6. Home Birth

Another option for women with low-risk pregnancies is a home birth with a midwife. This usually costs 3-6000 dollars, but it can be a great choice if you can afford it and plan to have a completely natural birth. You get to be in the comfort of your own home with complete control over your environment and the people present. If an emergency were to arise, you can be taken to the hospital immediately and your midwife can go with you.

Labour Pain Management Options

Labour and childbirth is a very intense experience and is considered to be very painful by most. Fortunately, there are plenty of things you can do to help you make it through the pains of labour and birth. Learn about and discuss the different options available to you with your pregnancy health care provider. It’s always good to know what you plan to do beforehand, but it’s also good to be open-minded in case you decide or need to go a different route than originally planned.

1. Coping with Pain Naturally

There are plenty of completely natural ways to cope with labour and birth. It’s a good idea to educate yourself on how labour works and what will be happening with your body during the process of labour. This can be empowering for women and help them to embrace the natural process of childbirth. Some helpful tips to help you get through labour naturally include:

· Stay healthy throughout your pregnancy
· Employ special breathing techniques
· Move around as much as possible
· Try different positions
· Get support from your partner
· Listen to calming music
· Have your partner massage you
· Take a bath or shower

2. TENS (Transcutaneous Electrical Nerve Stimulation)

TENS is a technique used for pain relief during labour. A device is used to send small electrical pulses into the nerves in the lower back. The pulses are controlled by the woman using a small handheld device. There are no known side effects for mother or baby, although it does not provide pain relief for some women.

3. Gas and Air

Another way to relieve pain during labour is with nitrous oxide, commonly known as gas and air. A labouring woman is given either a face mask or possibly just a tube with the gas that she can choose when to inhale from. It’s important for her to begin inhaling as soon as she feels a contraction coming on as it takes a short moment for the gas to actually take effect. This is a great option as it is simple to use and the woman is able to control it herself. It is also relatively harmless as it doesn’t stay in the mother’s or baby’s system. It does have the potential to cause a few mild side effects such as nausea, vomiting, and disorientation. However, if the labouring woman experiences any of these, she can simply stop using the gas and air.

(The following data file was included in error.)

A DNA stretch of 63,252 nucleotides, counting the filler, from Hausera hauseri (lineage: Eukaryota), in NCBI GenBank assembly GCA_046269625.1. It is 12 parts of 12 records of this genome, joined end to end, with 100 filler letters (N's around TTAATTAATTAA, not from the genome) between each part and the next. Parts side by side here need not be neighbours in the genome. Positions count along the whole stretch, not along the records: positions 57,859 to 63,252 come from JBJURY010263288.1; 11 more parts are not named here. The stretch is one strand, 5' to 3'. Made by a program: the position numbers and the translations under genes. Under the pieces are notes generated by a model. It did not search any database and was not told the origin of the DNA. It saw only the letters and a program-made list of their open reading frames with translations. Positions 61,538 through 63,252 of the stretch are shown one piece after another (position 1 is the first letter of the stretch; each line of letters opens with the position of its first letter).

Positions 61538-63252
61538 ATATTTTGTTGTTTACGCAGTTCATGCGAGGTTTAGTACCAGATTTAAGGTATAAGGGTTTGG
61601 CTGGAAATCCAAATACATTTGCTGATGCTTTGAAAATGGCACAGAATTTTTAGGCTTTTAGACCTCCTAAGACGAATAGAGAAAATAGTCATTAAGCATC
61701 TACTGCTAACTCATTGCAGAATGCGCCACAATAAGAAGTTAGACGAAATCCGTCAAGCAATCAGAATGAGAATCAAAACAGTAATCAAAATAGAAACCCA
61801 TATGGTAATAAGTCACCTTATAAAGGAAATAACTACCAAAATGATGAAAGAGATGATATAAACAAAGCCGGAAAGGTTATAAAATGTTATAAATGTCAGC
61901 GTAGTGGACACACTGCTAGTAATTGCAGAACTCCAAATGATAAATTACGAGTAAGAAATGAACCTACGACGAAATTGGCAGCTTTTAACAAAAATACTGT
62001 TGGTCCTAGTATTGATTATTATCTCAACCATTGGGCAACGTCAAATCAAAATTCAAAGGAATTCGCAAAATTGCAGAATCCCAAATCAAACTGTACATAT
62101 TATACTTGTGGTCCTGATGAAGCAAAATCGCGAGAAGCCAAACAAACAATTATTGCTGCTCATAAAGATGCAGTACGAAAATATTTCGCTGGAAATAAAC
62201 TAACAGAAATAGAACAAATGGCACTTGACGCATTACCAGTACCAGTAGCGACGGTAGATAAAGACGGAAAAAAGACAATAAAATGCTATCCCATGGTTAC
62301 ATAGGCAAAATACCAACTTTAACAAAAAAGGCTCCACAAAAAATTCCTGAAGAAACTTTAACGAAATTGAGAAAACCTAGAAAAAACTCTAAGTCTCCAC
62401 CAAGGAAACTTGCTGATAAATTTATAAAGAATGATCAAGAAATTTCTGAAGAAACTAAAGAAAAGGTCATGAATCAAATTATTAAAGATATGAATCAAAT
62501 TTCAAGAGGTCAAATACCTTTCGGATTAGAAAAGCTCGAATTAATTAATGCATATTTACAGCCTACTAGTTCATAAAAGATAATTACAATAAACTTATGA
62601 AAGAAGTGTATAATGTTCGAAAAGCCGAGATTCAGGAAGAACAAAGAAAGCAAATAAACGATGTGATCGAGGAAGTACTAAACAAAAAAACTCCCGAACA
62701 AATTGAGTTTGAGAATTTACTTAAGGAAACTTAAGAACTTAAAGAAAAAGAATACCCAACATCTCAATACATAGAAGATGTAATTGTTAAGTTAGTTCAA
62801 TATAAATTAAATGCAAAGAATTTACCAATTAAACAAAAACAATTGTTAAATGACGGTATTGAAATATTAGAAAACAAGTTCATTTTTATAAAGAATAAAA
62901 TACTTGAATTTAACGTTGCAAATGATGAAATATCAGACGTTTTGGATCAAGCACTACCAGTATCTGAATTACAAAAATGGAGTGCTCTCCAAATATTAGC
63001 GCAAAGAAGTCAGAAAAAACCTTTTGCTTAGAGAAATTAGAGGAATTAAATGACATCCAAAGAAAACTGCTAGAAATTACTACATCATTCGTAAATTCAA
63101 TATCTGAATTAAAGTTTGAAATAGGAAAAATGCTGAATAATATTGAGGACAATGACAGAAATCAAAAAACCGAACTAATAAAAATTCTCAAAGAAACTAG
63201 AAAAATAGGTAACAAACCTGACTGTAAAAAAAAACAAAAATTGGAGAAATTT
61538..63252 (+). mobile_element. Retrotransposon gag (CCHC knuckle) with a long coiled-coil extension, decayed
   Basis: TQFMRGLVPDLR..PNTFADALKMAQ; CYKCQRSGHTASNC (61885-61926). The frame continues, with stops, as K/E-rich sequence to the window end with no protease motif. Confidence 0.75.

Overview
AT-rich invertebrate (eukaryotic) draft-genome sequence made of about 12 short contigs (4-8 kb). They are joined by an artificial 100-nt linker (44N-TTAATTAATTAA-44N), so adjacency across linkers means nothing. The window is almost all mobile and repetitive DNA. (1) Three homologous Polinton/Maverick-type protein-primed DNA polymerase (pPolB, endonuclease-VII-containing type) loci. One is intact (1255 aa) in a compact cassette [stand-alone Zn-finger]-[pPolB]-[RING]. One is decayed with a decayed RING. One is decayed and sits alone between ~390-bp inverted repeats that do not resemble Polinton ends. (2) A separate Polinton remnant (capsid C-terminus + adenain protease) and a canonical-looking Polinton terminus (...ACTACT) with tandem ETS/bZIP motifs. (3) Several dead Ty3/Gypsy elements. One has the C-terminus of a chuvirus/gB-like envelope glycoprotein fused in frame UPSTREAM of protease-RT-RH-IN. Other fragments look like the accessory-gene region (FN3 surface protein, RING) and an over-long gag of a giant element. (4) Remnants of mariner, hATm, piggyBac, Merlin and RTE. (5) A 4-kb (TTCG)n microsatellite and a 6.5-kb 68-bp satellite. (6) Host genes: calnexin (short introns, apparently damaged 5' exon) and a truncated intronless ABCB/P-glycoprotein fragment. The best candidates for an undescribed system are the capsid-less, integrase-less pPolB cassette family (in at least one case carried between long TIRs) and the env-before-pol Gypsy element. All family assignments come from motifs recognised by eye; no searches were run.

4. Pethidine Injection

Pethidine is a strong pain reliever; it can be given through an IV, but is more often given with an injection. Pain relief from pethidine usually lasts between 2-4 hours. Nausea medicine is often administered with the injection as it can make you feel rather sick. Other possible side effects include:

· Giddiness
· Disorientation
· Altered Perception
· Respiratory depression, or reduced breathing
· Breathing difficulties in the baby
· Difficulty for the baby in breastfeeding

5. Epidural

Probably the option that gives the most complete relief from labour pains is epidural anaesthesia. An injection of anaesthetic is delivered through the labouring woman’s spine and is meant to numb the woman from the waist down. Since the woman can’t feel her lower half, she will be confined to the bed and given a catheter while the epidural is in effect. While the epidural is very effective, it also comes with a fair amount of risks, including:

· Decrease in blood pressure
· Nausea and vomiting
· Longer labour
· Lowered chance of normal vaginal delivery
· Increased chance of fetal distress
· Infection
· Difficulty breathing

Other Decisions to Consider for Childbirth

In addition to who your care provider will be, where you’ll give birth, and how you’ll cope with pain, there are many other important details to consider regarding your childbirth. You’ll need to decide who you want to be with you at the time of birth, whether or not you want pictures or even a video of the birth, and a myriad of other little details. It’s a great idea to write out a birth plan detailing your desires for your birth. Discuss your birth plan with your pregnancy health care provider to help ensure that your desires are known. Even though it’s good to have a plan, don’t forget to keep an open mind as with childbirth, anything can happen and our plans often must be thrown aside.